The one reliable factor is change. My new word for this is "transition," which is a super-helpful way to say that I've left my full-time job to focus on yoga, but it will be all right. That reassurance is as much for me as for the person I'm talking with, as in a conversation with one of my teachers, who was asking how I planned to satisfy requirements to study anatomy and physiology or turn in a literature review for my research project: "I'm in transition right now, but I plan to complete the course this summer and send you a reading list by the end of May."

I overheard one of my students chatting with another student yesterday before sutra class started, and she was telling him that she was in transition. Hmmm, does William Safire have a Sunday Times column on this word yet? And when we went around the room, introducing ourselves to the group, at least 30% of the group was in "transition." Try it: it works. It has a sound of assurance and authority with absolutely no content behind it, but no one seems to notice, especially if you look the person straight in the eyes and maintain good posture.

What this means for me is that I'm taking the next few months to concentrate on developing yoga as my work. Instead of having a day job, I'll be studying, completing requirements for some material not covered in the regular program, teaching yoga, and working on developing a practice in yoga therapy, where I'll see students on an individual basis in order to develop a practice suited to their needs. The training that I just completed, which was led by the doctor who is the director of yoga therapy at the center in India, has been fascinating; the work that they do in healing people with physical, emotional or physiological conditions is truly amazing. It gives an entirely different perspective to yoga than what we see so often in the states.

I'll be traveling to India during the winter to spend a month at the center, interning and observing the teachers there at work with students and patients. And I'll be working on a research project that examines yoga as a therapeutic tool for paraplegics - so if you or anyone you know is interested in participating and lives in the Chicago area, please let me know and I will provide more detailed information on the nature and scope of the study. (You can email me at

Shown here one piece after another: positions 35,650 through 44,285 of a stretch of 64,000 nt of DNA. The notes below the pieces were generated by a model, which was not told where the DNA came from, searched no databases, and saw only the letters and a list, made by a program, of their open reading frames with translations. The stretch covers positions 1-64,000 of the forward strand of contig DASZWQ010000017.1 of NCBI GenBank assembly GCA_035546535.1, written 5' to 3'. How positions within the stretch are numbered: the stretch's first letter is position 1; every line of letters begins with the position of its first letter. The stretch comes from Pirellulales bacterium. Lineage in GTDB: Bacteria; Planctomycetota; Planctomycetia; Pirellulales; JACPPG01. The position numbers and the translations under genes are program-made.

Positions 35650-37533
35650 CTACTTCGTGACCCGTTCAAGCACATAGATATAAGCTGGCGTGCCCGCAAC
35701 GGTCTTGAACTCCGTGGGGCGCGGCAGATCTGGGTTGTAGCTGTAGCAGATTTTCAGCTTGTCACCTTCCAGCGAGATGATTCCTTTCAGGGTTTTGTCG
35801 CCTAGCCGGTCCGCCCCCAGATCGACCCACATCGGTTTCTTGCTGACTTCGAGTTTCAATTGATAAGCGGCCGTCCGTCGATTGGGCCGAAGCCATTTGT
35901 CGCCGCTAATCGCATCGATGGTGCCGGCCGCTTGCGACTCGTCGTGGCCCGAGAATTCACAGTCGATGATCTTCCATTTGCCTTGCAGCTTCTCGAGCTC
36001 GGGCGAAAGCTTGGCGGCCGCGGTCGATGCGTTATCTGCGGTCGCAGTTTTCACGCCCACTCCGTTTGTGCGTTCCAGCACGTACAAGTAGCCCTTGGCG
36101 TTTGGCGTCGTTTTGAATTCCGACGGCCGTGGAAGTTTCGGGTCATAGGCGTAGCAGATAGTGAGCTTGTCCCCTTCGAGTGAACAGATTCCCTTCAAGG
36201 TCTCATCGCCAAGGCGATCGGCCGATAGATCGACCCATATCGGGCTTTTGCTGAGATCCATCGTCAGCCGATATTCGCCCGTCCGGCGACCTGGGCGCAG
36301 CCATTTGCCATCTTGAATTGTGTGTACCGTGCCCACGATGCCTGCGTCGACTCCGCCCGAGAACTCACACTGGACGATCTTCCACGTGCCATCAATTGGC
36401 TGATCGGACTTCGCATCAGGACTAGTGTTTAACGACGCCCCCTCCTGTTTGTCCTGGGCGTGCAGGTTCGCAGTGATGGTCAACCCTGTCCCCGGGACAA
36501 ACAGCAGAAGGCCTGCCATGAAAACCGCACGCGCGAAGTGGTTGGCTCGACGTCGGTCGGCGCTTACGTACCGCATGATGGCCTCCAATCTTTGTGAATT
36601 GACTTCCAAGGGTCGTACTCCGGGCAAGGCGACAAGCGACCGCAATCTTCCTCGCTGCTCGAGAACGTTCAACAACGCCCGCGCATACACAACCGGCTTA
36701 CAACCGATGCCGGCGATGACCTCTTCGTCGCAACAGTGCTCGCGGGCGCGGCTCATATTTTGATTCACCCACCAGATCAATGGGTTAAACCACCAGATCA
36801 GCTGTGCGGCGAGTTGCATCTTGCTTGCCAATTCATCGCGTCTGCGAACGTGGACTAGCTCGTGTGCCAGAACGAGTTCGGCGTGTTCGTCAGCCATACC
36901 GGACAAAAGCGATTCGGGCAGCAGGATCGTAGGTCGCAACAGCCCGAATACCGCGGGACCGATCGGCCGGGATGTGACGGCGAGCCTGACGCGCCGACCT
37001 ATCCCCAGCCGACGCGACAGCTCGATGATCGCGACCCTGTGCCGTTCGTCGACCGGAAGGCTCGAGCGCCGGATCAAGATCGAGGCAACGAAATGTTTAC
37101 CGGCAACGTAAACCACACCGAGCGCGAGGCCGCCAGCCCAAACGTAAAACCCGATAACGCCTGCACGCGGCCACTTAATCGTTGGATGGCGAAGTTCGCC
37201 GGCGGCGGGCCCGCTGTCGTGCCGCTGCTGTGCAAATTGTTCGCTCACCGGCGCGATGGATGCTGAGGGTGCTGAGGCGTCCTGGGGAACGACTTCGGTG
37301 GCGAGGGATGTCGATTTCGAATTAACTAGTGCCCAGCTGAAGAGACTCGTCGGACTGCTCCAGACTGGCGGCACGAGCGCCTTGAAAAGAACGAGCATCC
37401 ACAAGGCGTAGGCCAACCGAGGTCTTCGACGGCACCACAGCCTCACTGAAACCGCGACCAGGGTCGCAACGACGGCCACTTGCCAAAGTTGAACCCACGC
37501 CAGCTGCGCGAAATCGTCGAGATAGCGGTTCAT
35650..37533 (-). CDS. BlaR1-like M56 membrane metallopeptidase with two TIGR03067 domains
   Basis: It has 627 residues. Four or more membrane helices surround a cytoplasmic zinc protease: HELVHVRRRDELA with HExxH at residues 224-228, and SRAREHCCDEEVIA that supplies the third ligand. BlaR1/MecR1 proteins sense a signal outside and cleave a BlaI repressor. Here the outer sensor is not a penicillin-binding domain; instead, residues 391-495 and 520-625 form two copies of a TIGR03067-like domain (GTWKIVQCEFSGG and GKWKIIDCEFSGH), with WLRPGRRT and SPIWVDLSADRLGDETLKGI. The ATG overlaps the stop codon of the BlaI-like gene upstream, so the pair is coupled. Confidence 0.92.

I haven't figured out how my knitting will fit into all of this. My last splurge was yarn, needles and the Norah Gaughan pattern book with Ellis in it while I was roaming Manhattan last week. My daughter worked during the morning, and I took the subway from Brooklyn into the city. The weather was gorgeous - blue skies, gentle air, just right for walking. In between Central Park, going to the Met (dang it - closed on Mondays and I wanted to see the superhero exhibit), the Jewish Museum (great Abstract Expressionist exhibit and ten minutes' visit with a friend from grad school who is in administration there), and walking through Central Park, I found a lovely yarn store.

I could have back in Illinois. Women sitting around a big work table, knitting, gabbing, eating lunch. I splurged on the pattern book, which I've been eyeing at home, as well as some Katia linen cotton and Berroco Linen Jeans. And then, I had a true New York moment. After three or four rows of swatching the Berroco yarn, I pulled it off the needle and asked if there was a ruler that I could use to measure the gauge. The woman across the table from me looked up in horror, put her head in her hands, and said "I can't watch! I always tell my students to work at least four inches before they measure, and look at her, she's measuring after a few rows!" Then she stood up, walked to the other end of the shop, and continued to mutter "I just can't watch!" I later reassured her that 1. I know that you need to work more than three rows to get gauge but that 2. I didn't like the feel of the yarn and 3. I could already tell that I was way off the called-for gauge. It's all good, I told her. But I don't think she believed me, which also seemed somewhat not mid-Western to me.

In any case, the project is stalled at the moment. I'm not even allowing myself to go into the yarn store to ask for help on adding a button band to my Snap Cardigan (no, there are no snaps on it, that's why I added the band). I'm afraid that I'll swoon at the sight of all that yarn. If you know of a good deal on Berroco Suede or Linen Jeans, which I do like after washing and drying the swatch (I ended up with a size 5 needle to get guage, after starting with a 7), pass the info along. In the meantime, I'm trying to limit my knitting to working through my stash.


TK said…
Congratulations! Chicago in the summer is the best time to be in transition (take it from one who spent last summer in transition). In my case, my knitting habits didn't change all that much, even though I thought I'd be knitting all day, every day.
FairyGodKnitter said…
I'm so happy for you. This has been coming for a long time hasn't it? You will be more than all right.
Angie said…
Congratulations on your decision. Your field of study sounds very interesting and one that help others. Best wishes from someone contemplating "transition" but still searching for a destination.
Hannah said…
It has a sound of assurance and authority with absolutely no content behind it, but no one seems to notice, especially if you look the person straight in the eyes and maintain good posture.

Ha! Awesome.